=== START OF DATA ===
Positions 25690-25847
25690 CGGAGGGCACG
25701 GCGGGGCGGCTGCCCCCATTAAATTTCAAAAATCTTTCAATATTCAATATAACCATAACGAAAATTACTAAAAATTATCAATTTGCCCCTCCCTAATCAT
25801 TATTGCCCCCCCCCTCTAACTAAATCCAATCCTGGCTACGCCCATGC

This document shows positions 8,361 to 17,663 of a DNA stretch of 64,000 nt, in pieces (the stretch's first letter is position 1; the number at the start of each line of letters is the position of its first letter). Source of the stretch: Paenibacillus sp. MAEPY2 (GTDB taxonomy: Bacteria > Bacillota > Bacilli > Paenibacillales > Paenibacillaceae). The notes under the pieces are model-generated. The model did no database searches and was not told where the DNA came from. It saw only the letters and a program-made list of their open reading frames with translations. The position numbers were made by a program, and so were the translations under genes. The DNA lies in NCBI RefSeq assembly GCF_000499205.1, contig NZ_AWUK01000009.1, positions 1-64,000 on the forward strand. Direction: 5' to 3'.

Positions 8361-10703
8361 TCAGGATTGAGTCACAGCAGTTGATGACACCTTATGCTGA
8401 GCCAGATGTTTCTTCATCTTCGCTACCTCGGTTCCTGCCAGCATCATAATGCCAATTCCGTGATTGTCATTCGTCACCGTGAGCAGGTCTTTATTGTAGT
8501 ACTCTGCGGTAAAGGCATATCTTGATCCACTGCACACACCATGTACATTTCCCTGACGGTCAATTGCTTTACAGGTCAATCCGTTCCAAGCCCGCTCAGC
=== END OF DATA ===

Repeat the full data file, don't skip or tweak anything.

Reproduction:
Positions 25690-25847
25690 CGGAGGGCACG
25701 GCGGGGCGGCTGCCCCCATTAAATTTCAAAAATCTTTCAATATTCAATATAACCATAACGAAAATTACTAAAAATTATCAATTTGCCCCTCCCTAATCAT
25801 TATTGCCCCCCCCCTCTAACTAAATCCAATCCTGGCTACGCCCATGC

This document shows positions 8,361 to 17,663 of a DNA stretch of 64,000 nt, in pieces (the stretch's first letter is position 1; the number at the start of each line of letters is the position of its first letter). Source of the stretch: Paenibacillus sp. MAEPY2 (GTDB taxonomy: Bacteria > Bacillota > Bacilli > Paenibacillales > Paenibacillaceae). The notes under the pieces are model-generated. The model did no database searches and was not told where the DNA came from. It saw only the letters and a program-made list of their open reading frames with translations. The position numbers were made by a program, and so were the translations under genes. The DNA lies in NCBI RefSeq assembly GCF_000499205.1, contig NZ_AWUK01000009.1, positions 1-64,000 on the forward strand. Direction: 5' to 3'.

Positions 8361-10703
8361 TCAGGATTGAGTCACAGCAGTTGATGACACCTTATGCTGA
8401 GCCAGATGTTTCTTCATCTTCGCTACCTCGGTTCCTGCCAGCATCATAATGCCAATTCCGTGATTGTCATTCGTCACCGTGAGCAGGTCTTTATTGTAGT
8501 ACTCTGCGGTAAAGGCATATCTTGATCCACTGCACACACCATGTACATTTCCCTGACGGTCAATTGCTTTACAGGTCAATCCGTTCCAAGCCCGCTCAGC